Join Facing History Program Associate Daniel Braunfeld as he explores with online course participants how “Choices in Little Rock” resources and teaching strategies align with the Common Core State Standards.

Holocaust and Human Behavior and the Common Core State Standards | Thursday, April 11 · 8 p.m. EDT
Join Facing History Senior Program Associate Jocelyn Stanton as she explores with online seminar participants how “Holocaust and Human Behavior” resources and teaching strategies align with the Common Core State Standards.

According to its website, Facing History engages nearly two million students annually through its network of more than 29,000 educators around the world and reaches the public and the broader educational market through community events and extensive online resources.

HEC-TV Live! Presents Survivor Stories of the Holocaust

HEC-TV Live! Presents Survivor Stories of the Holocaust

Dates:  January 26, 2011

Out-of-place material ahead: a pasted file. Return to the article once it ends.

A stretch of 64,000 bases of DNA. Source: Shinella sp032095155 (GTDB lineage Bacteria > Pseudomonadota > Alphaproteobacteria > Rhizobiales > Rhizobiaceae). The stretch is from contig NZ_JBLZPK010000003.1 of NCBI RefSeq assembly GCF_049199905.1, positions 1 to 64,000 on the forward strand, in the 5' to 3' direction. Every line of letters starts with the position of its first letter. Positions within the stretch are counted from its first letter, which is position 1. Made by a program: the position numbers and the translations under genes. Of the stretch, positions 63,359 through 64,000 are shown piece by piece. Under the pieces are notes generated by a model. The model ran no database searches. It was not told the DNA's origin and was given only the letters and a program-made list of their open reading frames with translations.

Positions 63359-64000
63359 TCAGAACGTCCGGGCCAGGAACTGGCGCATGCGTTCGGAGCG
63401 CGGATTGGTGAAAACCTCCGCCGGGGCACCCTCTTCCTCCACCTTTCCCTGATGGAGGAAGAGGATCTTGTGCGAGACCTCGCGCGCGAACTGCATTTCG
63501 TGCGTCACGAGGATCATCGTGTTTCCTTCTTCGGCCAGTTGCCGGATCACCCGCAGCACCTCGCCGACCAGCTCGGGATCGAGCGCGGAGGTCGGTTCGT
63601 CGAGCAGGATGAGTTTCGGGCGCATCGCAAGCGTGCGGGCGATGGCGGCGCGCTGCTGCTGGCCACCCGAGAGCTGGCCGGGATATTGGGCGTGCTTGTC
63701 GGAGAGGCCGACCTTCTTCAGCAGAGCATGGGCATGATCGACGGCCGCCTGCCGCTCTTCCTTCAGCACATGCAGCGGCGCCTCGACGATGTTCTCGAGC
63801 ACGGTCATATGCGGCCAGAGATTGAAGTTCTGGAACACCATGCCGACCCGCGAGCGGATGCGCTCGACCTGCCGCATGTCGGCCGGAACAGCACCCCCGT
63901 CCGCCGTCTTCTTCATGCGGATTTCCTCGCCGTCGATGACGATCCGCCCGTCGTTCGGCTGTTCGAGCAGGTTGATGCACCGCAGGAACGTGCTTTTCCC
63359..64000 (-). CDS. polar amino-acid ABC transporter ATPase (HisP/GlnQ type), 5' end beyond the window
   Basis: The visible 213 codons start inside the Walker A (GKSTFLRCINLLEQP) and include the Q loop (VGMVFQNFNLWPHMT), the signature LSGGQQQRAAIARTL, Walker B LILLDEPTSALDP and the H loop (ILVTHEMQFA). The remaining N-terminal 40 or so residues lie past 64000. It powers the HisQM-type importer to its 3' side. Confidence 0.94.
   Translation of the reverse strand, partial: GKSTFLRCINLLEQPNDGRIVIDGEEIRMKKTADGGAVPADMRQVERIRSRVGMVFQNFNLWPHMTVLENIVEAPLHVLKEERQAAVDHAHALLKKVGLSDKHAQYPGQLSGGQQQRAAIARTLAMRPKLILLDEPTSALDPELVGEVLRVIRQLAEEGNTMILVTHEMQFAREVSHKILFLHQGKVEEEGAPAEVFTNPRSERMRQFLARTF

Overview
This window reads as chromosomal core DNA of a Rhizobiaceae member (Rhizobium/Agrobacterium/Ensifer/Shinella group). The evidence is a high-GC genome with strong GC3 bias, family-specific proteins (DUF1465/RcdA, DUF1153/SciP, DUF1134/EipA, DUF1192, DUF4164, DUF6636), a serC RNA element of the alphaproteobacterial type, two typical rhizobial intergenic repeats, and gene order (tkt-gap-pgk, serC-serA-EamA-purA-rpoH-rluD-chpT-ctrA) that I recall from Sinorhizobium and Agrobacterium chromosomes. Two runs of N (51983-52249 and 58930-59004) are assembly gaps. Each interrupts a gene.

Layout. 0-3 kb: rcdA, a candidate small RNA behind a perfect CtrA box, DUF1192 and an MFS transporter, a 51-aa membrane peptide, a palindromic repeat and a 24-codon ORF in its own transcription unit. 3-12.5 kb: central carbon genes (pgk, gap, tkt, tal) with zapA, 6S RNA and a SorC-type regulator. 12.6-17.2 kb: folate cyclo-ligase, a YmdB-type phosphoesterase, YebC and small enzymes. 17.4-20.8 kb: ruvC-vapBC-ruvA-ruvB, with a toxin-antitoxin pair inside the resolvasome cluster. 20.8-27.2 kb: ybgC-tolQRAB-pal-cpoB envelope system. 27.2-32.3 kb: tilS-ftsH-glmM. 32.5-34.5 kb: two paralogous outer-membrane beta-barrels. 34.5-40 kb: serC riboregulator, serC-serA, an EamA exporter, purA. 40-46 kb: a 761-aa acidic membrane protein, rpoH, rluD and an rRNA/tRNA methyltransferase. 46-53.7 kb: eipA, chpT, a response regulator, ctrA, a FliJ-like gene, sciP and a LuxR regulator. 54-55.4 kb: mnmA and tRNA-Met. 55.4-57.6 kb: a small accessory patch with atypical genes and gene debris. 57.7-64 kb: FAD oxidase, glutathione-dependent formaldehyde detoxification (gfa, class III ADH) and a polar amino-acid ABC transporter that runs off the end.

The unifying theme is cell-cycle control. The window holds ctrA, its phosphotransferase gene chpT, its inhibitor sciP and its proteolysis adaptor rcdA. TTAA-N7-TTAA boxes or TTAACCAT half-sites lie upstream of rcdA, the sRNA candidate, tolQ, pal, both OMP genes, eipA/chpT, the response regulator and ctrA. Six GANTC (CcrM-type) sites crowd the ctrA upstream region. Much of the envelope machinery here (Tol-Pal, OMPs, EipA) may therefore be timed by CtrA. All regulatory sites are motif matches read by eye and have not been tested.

Times: 11:00 a.m. to 12:00 p.m. CT or 2:00 to 3:00 p.m. CT
Grade Levels: 7-12
Cost:  NO CHARGE

What was it like to be a Jew in Europe prior to World War II?  How was your life different from non-Jews?  What did you know about the regime in Nazi Germany and what happened to you as a result of its rule?  What was it like to be sent away from your parents on the Kindertransport or to stay in your home country and be taken away to a concentration camp? What was life like in the camps? What did it mean to be liberated?  For this very special videoconference, take your study of World War II and the Holocaust to individuals who lived through them.  Ask these questions and more as you interact with Holocaust survivors.

Our focus in this interactive videoconference will not be exploring the historic details of World War II or the Holocaust, but it will be to provide students the rare and important opportunity to speak directly with those who lived during that time and survived to share their experiences with others. This program will come live from the Holocaust Museum and Learning Center in St. Louis. The program will also include information about resources available through the Center.

Register for this videoconference no later than January 19. MOREnet will bridge the event.